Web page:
Albert Frère, co-owner of Bordeaux's famed Château Cheval-Blanc in St.-Emilion, died Dec. 3 at age 92. The Belgian billionaire was a co-investor with Bernard Arnault, chairman and CEO of LVMH, when they acquired the legendary estate in 1998.
"I am deeply saddened by the death of my friend," said Arnault, in a statement. "Albert was an extraordinary man and a truly exceptional entrepreneur. Throughout our 35 years of faithful friendship we forged extremely close ties, both personal and professional."
With diverse investments that stretched from steel to fashion to oil, the Belgian business titan was also famously passionate about wine. He enjoyed his times at Cheval-Blanc, where he developed a strong camaraderie with the team running the estate.
"He was both a businessman and a man of the Earth, a real vigneron. He often came to see us and he was a great ambassador for our wines," Pierre Lurton, director of Château Cheval-Blanc and Château d'Yquem, told Wine Spectator. "He was a real visionary."
Frère was the wealthiest man in Belgium, with a fortune estimated at $5.8 billion. King Albert II of Belgium made him a baron in 1994. Frère started his rise to riches during World War II, at age 17, when he left school to run the family's modest nail business.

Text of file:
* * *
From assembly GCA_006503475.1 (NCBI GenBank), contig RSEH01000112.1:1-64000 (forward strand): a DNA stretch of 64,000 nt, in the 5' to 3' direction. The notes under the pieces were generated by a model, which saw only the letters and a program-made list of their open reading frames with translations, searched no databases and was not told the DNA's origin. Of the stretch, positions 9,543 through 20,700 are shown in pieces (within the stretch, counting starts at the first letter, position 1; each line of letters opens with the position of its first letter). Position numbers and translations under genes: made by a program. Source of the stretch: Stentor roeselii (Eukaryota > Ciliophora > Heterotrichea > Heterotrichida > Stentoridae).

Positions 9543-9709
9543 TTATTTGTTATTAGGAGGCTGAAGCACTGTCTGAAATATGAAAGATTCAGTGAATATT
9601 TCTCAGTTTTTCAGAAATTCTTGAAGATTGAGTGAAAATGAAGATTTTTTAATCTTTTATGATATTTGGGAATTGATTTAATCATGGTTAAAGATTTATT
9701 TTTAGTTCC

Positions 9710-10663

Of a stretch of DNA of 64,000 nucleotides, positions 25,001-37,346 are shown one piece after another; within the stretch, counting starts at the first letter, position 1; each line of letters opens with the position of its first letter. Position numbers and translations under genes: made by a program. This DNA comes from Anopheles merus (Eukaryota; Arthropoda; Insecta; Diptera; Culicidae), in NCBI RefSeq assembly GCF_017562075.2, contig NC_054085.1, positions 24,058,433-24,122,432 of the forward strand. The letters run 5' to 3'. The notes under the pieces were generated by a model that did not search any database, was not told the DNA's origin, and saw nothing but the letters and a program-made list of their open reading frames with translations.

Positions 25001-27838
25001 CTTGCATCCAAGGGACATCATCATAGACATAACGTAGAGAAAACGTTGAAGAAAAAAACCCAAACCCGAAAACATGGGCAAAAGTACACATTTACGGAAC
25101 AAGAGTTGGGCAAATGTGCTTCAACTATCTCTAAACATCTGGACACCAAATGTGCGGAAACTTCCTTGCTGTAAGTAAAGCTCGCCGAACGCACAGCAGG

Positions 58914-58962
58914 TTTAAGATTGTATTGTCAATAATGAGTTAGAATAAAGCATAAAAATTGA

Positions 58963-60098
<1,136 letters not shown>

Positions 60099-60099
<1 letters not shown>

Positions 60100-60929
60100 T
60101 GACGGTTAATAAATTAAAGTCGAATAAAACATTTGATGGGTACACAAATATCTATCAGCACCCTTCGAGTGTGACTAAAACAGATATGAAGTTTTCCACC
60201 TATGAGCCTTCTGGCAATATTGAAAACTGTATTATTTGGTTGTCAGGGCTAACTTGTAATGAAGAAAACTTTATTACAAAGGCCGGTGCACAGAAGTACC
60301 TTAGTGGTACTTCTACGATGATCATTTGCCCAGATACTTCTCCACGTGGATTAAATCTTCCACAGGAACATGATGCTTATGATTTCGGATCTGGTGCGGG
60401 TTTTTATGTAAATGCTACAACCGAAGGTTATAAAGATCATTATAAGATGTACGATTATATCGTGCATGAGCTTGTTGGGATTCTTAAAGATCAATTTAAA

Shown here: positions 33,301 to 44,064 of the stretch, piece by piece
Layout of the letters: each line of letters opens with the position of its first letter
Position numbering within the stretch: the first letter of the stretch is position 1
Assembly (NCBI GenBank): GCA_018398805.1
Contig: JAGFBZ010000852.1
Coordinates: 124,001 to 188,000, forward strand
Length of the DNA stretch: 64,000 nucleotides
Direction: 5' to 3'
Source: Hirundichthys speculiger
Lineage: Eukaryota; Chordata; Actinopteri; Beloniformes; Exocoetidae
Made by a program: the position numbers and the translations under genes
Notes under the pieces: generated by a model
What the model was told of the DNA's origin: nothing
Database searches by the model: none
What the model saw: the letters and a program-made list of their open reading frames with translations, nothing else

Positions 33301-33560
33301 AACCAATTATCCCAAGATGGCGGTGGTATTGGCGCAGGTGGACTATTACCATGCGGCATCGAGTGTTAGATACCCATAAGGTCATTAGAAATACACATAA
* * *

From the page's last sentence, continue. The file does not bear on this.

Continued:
From the start, he was a savvy entrepreneur, rebuilding the company in the years after the war. By the 1950s, he was investing in steel factories. Two decades later, he dominated Belgium's steel industry. Eventually, after a lucrative merger, he sold his steel business and created a holding company, Groupe Bruxelles Lambert, that invested in oil, insurance, telecommunications, finance and other sectors. He helped negotiate some of France's largest mergers and acquisitions.
In addition to Cheval-Blanc, Arnault and Frère bought Château Quinault l'Enclos, also in St.-Emilion, in 2008. "Beyond his innate business sense, I will always remember Albert's passionate love of life, his great skill in unifying people and his tremendous commitment to everything he undertook to accomplish," said Arnault.
Frère is survived by his wife, Christine, two of his three children and several grandchildren.
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